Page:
28 June 2016
Hong Kong Regains Competitiveness Crown
Hong Kong has been crowned the world’s most competitive economy, unseating the three-year incumbent United States, according to the Institute for Management Development (IMD) World Competitiveness Center, a research group of Swiss-based IMD business school. Professor Arturo Bris, the Centre’s Director, said Hong Kong’s resilience to the Chinese mainland’s slowdown had got it over the line this year. Hong Kong wrested the competitiveness title from the world’s-largest economy while bucking the trend of an overall regional decline.
Despite Hong Kong being the Asian economy most dependent politically on the mainland, “it has been the most resilient to the growth problems and volatility issues in the Chinese mainland this year,” said Professor Bris. “I think that the city’s monetary and fiscal policies, the diversification of the economy, that it is not a manufacturing country and that, in fact, it is a small economy, all play a role in isolating Hong Kong from the crises in Asia.”
The IMD World Competitiveness Center has published the ranking each year since 1989. Widely regarded as a leading global assessment, it benchmarks the performance of 61 economies based on more than 340 criteria measuring different facets of competitiveness.
Responses from an in-depth survey of more than 5,400 business executives, who are asked to assess the situation in their own economies, were also taken into consideration to determine the overall rankings.
The IMD’s World Competitiveness Yearbook 2016, published last month, ranks Hong Kong first, followed by Switzerland and the US, with Singapore, Sweden, Denmark, Ireland, the Netherlands, Norway and Canada completing the top 10.
Professor Bris said a consistent commitment to a favourable business environment was central to Hong Kong’s steady rise in the ranking from second place in 2015, and fourth in 2014.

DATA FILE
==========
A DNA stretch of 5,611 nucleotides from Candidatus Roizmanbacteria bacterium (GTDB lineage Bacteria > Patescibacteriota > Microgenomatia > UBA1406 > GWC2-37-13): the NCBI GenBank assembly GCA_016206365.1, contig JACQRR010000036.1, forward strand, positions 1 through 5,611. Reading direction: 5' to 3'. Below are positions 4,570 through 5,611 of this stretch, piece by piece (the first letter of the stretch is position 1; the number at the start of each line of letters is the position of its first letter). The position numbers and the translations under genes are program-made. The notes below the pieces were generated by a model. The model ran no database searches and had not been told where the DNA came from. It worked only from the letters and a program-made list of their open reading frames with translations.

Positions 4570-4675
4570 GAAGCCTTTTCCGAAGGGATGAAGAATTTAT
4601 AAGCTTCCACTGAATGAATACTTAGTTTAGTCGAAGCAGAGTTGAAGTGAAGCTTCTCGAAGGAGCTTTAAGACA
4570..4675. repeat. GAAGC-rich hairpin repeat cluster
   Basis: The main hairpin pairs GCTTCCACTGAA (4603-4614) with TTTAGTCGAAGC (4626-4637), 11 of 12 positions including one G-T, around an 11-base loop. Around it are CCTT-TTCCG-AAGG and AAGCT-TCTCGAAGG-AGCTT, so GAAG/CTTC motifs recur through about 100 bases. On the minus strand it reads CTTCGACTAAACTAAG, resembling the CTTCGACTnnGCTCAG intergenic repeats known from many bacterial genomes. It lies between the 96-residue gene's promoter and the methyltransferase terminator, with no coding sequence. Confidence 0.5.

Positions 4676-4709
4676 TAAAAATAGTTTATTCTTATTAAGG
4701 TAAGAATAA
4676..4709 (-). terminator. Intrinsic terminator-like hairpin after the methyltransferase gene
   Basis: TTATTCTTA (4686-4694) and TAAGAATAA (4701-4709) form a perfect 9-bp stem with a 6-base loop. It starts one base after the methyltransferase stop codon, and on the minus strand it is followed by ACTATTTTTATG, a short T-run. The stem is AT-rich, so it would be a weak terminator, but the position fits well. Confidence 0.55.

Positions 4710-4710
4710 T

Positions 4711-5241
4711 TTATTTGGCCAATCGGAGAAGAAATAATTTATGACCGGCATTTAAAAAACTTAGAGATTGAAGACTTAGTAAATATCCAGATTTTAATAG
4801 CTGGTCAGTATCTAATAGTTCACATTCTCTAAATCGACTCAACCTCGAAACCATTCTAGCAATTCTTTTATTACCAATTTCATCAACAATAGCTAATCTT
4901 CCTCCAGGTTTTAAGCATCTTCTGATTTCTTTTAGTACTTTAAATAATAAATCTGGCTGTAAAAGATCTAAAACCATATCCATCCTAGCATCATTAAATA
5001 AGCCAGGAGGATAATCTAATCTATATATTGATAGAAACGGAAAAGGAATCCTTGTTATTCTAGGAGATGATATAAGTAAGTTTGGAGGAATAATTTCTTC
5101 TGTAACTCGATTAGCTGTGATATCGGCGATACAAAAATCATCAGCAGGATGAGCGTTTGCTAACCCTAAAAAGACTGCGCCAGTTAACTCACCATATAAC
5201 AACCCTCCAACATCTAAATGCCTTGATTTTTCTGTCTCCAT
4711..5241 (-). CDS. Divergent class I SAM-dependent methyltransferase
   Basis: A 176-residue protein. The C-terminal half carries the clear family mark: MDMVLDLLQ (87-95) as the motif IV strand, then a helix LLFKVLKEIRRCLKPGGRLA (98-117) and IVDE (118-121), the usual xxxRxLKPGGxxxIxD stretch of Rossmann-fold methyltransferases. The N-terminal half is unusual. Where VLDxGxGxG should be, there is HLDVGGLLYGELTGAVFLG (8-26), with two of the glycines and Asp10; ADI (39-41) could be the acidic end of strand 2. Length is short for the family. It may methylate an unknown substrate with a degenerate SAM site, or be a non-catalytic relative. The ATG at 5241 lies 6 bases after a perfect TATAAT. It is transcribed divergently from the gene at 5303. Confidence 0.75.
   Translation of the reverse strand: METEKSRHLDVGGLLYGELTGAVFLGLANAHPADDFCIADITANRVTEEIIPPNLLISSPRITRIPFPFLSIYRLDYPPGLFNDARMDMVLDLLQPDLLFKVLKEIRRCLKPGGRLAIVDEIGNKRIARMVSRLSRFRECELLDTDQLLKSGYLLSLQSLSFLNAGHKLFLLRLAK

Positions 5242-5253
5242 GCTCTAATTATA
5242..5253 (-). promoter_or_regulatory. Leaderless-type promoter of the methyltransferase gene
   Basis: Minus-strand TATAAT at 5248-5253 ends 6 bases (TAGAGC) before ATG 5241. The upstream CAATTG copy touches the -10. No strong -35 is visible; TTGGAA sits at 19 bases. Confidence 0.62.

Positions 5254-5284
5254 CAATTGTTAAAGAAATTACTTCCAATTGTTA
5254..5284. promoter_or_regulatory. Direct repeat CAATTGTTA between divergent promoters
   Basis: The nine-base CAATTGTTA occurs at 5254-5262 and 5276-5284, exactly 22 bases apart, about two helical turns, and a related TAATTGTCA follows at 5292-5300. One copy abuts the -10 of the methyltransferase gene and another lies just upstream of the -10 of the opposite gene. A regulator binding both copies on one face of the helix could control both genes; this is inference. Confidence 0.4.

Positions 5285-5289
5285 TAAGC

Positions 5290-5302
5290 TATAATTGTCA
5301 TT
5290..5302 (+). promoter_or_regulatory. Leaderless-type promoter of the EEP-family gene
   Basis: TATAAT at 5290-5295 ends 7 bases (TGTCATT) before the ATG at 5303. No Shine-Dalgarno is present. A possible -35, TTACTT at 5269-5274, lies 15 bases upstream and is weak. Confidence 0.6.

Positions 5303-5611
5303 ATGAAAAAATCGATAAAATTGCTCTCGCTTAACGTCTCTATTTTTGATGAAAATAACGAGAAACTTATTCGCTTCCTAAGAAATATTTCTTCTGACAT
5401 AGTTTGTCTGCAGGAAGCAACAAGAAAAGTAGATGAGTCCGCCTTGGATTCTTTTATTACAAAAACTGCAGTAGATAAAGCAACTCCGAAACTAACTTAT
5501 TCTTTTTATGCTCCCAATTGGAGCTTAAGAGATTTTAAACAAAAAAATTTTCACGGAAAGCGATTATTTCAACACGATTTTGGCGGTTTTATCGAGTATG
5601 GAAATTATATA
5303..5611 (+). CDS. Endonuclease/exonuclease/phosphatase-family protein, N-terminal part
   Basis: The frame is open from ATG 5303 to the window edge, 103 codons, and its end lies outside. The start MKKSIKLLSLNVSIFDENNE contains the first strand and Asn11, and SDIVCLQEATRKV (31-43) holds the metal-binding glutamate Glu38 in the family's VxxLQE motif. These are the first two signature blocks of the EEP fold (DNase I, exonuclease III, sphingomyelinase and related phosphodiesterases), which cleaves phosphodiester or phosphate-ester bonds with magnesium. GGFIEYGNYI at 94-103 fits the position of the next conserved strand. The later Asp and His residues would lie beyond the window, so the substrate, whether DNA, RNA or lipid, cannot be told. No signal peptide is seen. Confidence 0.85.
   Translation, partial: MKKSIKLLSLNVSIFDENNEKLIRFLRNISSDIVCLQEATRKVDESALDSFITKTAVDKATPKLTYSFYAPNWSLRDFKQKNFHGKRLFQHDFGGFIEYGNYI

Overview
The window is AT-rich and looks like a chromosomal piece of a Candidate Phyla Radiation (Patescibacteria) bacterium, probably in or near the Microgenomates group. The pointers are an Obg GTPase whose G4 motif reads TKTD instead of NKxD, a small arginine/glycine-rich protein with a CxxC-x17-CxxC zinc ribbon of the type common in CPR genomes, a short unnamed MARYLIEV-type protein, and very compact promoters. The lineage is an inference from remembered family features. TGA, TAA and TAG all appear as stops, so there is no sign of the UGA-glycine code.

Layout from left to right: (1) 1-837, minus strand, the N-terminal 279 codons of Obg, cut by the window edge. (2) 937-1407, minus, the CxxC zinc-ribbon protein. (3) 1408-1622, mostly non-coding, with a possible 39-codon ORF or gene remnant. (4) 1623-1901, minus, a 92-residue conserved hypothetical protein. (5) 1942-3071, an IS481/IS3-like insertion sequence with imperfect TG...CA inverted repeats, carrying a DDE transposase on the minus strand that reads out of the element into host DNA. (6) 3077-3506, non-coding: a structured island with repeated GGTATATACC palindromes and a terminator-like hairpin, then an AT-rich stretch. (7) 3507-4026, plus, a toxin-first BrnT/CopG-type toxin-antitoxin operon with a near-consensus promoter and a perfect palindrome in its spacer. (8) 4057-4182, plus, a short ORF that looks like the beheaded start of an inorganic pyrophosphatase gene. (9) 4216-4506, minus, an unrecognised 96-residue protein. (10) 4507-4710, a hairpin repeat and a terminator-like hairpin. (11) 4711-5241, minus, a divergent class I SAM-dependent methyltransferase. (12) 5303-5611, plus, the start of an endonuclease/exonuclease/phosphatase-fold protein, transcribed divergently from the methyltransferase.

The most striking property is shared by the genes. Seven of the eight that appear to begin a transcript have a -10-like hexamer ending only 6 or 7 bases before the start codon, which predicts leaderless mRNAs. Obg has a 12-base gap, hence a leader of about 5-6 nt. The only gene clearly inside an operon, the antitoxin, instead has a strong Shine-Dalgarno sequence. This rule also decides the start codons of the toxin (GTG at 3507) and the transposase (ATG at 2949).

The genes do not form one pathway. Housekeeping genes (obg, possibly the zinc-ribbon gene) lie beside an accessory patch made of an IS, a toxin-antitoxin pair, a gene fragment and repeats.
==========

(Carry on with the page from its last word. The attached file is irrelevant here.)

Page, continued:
“The US still boasts the best economic performance in the world, but there are many other factors that we take into account when assessing competitiveness,” he said. The “common pattern” among all of the countries in the top 20, Professor Bris added, is their focus on business-friendly regulation, physical and intangible infrastructure and inclusive institutions.
A leading banking and financial centre, Hong Kong encourages innovation through low and simple taxation and imposes no restrictions on capital flows into or out of the city, the report noted. “It also offers a gateway for foreign direct investment in the Chinese mainland, the world’s newest economic superpower, and enables businesses there to access global capital markets,” the researchers found.
Professor Bris said the ranking makes clear year after year that current economic growth is no guarantee of an economy’s future competitiveness. “Nations as different as mainland China and Qatar fare very well in terms of economic performance, but they remain weak in other pillars, such as government efficiency and infrastructure,” he explained.
Apart from Hong Kong and Singapore, he added, the research suggests that Asia’s competitiveness has declined markedly overall since the publication of last year’s ranking. Taiwan, Malaysia, South Korea and Indonesia have all suffered significant falls from their 2015 positions, while the mainland declined only narrowly, retaining its place in the top 25.
On the other hand, Professor Bris paid tribute to Hong Kong’s business-friendly regulatory system. “The role of the government is to facilitate enterprising, job creation by the private sector and innovation,” he said. “A good regulation is one that does not interfere much with the private sector and provides a legal infrastructure that reduces uncertainties and favours competition.”